Despite its acknowledgment of this $800 in income, the trial court omitted it in its calculation in finding of fact number seven.
    We find that the trial court's error was harmless. The $515 in benefits overstated by the trial court is more than offset by defendant's own testimony and the trial court's finding of fact that defendant received unearned income in the sum of $800 per month. The trial court's error was harmless and did not affect the alimony award.

    Defendant next assigns error to the trial court's finding of fact that defendant increased his indebtedness from $637,641.80 to $858,500.

    Defendant argues first that the trial court understated his original indebtedness. In the equitable distribution order, all ofthe marital debt, in the amount of $637,641.80, was distributed to defendant. Defendant was also ordered to pay a distributive award of $358,719.08. Defendant argues that the trial court failed to take the distributive award into account when stating his original indebtedness and argues that his original indebtedness was actually $996,360.88 (the total of the marital debt plus the distributive award). Defendant states that when he bought the former marital home for $799,000, he took out two mortgages in a total amount of $858,500 in order to pay off the distributive award at a lower interest rate. Defendant claims that by assuming these mortgages he actually reduced his total indebtedness by purchasing the former marital home.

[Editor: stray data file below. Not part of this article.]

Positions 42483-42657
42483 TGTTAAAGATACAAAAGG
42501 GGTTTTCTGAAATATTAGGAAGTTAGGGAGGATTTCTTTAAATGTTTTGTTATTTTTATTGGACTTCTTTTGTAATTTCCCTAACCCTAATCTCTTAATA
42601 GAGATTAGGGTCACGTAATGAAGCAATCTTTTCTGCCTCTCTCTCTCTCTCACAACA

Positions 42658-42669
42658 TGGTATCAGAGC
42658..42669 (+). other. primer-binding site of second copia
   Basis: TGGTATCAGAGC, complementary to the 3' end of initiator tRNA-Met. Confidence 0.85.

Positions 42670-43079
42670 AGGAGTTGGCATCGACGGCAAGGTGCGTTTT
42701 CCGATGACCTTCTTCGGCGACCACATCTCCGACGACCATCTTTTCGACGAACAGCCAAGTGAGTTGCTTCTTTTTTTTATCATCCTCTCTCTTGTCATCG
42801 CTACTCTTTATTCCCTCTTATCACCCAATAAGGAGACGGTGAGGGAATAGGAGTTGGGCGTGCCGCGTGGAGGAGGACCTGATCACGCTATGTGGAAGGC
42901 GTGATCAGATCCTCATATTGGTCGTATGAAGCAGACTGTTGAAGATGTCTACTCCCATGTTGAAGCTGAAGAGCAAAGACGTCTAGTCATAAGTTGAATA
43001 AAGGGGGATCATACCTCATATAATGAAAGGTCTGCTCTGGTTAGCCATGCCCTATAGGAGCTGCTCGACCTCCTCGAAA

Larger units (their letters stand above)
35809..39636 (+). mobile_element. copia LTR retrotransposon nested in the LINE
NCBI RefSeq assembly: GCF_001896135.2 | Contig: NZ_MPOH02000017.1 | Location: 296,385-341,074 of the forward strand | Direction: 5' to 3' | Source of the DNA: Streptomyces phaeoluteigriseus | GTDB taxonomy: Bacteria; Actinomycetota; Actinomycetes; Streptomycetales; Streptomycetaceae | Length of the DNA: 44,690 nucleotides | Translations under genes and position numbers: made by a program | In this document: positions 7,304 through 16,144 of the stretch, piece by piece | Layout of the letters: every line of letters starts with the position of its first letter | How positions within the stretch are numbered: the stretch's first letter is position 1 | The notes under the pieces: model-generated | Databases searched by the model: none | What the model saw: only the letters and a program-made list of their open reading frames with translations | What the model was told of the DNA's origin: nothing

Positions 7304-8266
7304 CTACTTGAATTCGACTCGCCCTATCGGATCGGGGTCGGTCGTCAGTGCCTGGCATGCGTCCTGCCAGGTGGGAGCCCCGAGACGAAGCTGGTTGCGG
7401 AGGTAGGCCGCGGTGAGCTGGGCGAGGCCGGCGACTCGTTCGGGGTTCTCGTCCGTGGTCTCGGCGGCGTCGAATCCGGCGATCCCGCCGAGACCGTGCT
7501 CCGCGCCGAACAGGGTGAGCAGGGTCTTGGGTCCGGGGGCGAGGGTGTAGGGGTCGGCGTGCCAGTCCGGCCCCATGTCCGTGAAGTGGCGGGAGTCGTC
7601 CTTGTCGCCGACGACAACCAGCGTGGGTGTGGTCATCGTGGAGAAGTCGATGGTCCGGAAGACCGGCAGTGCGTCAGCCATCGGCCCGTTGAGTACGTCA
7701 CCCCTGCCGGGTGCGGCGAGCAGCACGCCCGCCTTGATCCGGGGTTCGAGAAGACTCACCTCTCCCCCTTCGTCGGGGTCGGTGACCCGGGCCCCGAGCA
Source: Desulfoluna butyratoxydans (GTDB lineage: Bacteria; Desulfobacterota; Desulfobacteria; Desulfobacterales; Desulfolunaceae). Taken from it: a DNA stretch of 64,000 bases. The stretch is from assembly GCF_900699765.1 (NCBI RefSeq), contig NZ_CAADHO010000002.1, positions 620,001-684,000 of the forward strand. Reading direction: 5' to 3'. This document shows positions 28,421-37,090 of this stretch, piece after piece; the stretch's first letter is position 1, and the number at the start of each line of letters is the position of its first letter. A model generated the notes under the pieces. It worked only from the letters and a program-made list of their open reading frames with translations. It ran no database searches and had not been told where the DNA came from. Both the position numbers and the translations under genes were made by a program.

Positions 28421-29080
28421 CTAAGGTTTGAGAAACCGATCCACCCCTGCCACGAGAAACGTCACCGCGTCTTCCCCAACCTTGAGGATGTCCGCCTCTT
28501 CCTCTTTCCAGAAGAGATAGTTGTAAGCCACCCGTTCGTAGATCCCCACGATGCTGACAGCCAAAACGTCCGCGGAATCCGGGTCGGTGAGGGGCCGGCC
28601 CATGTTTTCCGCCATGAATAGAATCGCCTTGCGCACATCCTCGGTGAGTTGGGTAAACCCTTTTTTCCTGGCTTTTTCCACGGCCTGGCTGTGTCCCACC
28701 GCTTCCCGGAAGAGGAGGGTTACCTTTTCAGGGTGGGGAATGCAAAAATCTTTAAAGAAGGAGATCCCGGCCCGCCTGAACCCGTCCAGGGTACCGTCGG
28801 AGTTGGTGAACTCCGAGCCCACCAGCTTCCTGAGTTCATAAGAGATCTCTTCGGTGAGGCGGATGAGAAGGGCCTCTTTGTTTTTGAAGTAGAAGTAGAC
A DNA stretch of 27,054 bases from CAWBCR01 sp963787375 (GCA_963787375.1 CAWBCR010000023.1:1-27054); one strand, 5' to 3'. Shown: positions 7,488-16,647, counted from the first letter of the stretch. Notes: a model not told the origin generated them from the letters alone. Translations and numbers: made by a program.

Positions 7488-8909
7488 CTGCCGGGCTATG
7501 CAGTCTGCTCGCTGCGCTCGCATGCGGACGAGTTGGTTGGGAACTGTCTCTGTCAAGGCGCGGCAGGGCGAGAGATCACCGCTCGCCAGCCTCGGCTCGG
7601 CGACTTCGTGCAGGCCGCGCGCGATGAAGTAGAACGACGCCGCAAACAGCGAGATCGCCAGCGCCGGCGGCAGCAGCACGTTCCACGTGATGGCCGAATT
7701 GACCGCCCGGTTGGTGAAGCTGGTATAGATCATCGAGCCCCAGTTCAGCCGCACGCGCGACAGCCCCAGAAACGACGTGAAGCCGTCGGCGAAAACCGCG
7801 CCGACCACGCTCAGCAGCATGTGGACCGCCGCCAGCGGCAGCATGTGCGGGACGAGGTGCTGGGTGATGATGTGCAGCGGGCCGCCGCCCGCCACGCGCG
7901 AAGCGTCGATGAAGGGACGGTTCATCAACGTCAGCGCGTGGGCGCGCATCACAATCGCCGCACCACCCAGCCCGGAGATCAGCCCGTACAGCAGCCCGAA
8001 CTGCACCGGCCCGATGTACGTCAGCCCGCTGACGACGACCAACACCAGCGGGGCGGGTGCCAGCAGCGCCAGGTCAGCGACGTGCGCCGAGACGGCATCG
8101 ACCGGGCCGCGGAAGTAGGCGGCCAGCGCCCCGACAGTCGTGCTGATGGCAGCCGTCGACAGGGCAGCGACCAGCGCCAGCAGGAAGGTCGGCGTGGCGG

Although we recognize that the trial court did not take the distributive award into account when calculating defendant's indebtedness, we disagree that defendant actually reduced his total indebtedness. Defendant's above calculation leads to the erroneous conclusion that all of the debt from the distributive award was absorbed by the two mortgages on the marital home. In actuality, the evidence, including defendant's own testimony, shows that he assumed only the second mortgage in the amount of $215,000 for the purpose of paying down the distributive award. Defendant thus still owed plaintiff $143,719.08 (the total distributive award of $358,719.08 minus $215,000). When taking the distributive award into account in assessing defendant's total debt, defendant's new total debt is actually $1,002,219.08 (the total of $858,500 in mortgages on the former marital home and the remaining $143,719.08owed to plaintiff for the distributive award). As a result, and contrary to his contention, defendant did increase his overall indebtedness.